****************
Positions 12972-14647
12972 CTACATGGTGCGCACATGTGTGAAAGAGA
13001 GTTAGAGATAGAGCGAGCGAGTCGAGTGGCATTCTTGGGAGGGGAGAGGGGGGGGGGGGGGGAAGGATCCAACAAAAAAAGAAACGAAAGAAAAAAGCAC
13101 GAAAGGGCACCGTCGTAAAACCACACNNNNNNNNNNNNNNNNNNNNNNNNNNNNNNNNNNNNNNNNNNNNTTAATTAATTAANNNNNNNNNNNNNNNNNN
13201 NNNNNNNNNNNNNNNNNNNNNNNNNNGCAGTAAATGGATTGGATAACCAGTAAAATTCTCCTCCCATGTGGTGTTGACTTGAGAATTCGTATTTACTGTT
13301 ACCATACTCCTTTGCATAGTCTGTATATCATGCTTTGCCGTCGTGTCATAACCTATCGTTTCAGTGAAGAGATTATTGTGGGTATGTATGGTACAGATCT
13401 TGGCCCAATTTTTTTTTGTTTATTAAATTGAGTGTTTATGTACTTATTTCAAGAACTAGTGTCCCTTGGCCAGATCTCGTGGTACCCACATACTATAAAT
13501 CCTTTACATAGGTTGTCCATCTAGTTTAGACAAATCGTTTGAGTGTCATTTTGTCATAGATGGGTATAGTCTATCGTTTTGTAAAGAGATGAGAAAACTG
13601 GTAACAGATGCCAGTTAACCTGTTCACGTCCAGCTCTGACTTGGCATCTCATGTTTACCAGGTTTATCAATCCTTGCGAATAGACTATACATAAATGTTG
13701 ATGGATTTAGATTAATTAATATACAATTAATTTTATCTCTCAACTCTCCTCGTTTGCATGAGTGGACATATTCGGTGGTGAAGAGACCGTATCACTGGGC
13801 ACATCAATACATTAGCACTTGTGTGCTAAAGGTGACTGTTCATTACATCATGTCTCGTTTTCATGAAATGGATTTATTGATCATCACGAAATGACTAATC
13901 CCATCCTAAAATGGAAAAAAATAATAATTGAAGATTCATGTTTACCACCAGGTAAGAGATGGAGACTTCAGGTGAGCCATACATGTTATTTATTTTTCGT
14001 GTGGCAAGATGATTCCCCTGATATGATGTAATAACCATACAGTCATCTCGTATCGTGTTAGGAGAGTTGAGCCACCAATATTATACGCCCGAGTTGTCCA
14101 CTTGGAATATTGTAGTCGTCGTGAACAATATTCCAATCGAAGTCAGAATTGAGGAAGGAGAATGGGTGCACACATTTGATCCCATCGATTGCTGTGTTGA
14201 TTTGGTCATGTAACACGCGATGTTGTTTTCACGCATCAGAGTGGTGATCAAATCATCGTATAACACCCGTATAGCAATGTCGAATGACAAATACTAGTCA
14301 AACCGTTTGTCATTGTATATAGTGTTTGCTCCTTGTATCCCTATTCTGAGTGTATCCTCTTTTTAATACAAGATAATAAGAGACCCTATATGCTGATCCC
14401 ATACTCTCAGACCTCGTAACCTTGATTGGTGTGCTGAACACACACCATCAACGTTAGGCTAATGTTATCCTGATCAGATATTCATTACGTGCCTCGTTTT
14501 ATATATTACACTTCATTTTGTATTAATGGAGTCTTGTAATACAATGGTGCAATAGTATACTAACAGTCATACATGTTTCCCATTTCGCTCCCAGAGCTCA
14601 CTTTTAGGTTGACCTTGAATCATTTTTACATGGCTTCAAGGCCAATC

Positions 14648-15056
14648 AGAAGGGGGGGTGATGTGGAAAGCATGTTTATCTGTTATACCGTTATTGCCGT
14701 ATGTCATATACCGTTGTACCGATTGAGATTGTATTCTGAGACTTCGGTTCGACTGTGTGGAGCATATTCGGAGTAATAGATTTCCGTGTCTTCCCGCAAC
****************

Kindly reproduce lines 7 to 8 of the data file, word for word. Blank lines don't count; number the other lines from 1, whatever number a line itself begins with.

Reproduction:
13401 TGGCCCAATTTTTTTTTGTTTATTAAATTGAGTGTTTATGTACTTATTTCAAGAACTAGTGTCCCTTGGCCAGATCTCGTGGTACCCACATACTATAAAT
13501 CCTTTACATAGGTTGTCCATCTAGTTTAGACAAATCGTTTGAGTGTCATTTTGTCATAGATGGGTATAGTCTATCGTTTTGTAAAGAGATGAGAAAACTG